Alex needs your help

You may have heard that Alex is going to Marrakesh.  But is he ready to deal with the touts?

The fundamental problem: for most of the day you don’t want a (Moroccan) guide at all.  But having a guide, if nothing else, keeps away trouble.  If you walk around without a guide, you are pestered incessantly by all the other would-be guides.  It is like choosing which giant leech should be attached to your head, knowing that the space will not remain empty.

The guides don’t cost much up front ("I am your friend.  I love United States.  I show you for free.  Very good friend.  No charge nothing."), but at the end of the day they ask you for money.  I don’t just mean ask, I mean beg, plead, cajole, and finally, if need be, demand.  Avoiding this spectacle — humiliating to both parties — is itself worth at least twenty dollars.  In the meantime the guides bring you around to merchants of their choosing, and receive kickbacks on anything you buy.  So don’t expect the guide to do your bidding or to bring you where you want to go.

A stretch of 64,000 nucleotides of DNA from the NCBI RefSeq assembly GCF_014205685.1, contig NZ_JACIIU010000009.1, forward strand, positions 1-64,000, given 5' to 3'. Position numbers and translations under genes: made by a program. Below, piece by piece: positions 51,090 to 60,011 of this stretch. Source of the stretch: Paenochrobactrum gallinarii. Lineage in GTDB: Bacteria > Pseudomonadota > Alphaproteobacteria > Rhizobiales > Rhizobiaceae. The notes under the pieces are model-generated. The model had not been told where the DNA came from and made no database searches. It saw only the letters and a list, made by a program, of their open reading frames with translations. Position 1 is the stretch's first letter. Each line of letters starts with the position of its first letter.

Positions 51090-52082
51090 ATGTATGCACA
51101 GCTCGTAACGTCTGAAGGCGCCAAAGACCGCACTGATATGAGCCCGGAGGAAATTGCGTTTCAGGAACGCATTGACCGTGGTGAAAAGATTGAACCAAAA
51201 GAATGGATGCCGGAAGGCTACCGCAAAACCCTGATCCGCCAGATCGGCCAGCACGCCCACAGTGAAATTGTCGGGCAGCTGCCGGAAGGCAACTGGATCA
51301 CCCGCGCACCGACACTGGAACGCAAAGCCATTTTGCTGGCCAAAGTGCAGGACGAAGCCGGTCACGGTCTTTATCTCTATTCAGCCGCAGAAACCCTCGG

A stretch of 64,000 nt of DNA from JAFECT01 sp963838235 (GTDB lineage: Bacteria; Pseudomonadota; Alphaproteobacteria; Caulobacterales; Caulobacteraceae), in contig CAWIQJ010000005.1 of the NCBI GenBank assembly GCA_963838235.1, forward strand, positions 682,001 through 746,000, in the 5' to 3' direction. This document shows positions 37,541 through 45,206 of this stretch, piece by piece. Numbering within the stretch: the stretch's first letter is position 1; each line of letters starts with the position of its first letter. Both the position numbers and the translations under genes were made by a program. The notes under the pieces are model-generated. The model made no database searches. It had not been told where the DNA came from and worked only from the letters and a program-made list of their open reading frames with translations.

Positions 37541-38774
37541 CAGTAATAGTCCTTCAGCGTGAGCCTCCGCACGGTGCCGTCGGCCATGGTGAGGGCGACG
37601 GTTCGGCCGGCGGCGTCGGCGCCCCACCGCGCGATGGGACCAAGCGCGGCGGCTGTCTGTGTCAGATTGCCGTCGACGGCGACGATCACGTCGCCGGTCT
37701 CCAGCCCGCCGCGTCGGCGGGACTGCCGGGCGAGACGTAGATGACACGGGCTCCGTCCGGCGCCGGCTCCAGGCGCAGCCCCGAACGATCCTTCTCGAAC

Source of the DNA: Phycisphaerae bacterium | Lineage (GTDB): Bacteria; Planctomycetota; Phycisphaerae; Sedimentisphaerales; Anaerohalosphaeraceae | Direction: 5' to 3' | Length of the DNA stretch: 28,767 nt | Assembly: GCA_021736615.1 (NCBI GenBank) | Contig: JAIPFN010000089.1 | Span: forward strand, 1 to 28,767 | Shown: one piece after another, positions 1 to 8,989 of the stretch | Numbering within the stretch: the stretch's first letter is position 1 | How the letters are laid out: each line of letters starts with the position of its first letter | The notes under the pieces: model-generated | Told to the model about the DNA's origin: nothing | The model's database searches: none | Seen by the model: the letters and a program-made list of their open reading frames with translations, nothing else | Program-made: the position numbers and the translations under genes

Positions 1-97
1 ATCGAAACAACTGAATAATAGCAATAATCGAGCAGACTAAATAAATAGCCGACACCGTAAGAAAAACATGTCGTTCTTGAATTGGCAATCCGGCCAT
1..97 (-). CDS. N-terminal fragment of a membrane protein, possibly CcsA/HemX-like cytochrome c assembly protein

In Marrakesh you cannot do without a guide altogether.  You will get lost in the souks and never come back to your blogging life.  And you might wish to visit two or three quality stores, rather than the twenty your guide has in mind.  A guide can, in principle, bring you to the good ones.  But little do you know just how interesting he thinks the carpet factory will be [hey, you can’t see child labor like this just anywhere…].

So how should Alex structure an optimal compensation package for his guide?  How can he avoid being ferried to stores he does not wish to visit?  Can the end-of-day performance art be dampened if not avoided?  When should he pay the guide, how much, with what instructions, and contingent on what?  Must he use the same guide for more than one day?

Comments are open; whether Alex knows it or not, he needs your help.  Badly.


Alex can pay him a kickback based on everything he buys.

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This BTW was exactly my experience with real estate agents when I bought my first house: if you try to go without an agent and try to see non-FSBO houses, you are in for not just pestering but plenty of lies, threats, etc. that you implicitly agreed to have the seller's agent represent you, too.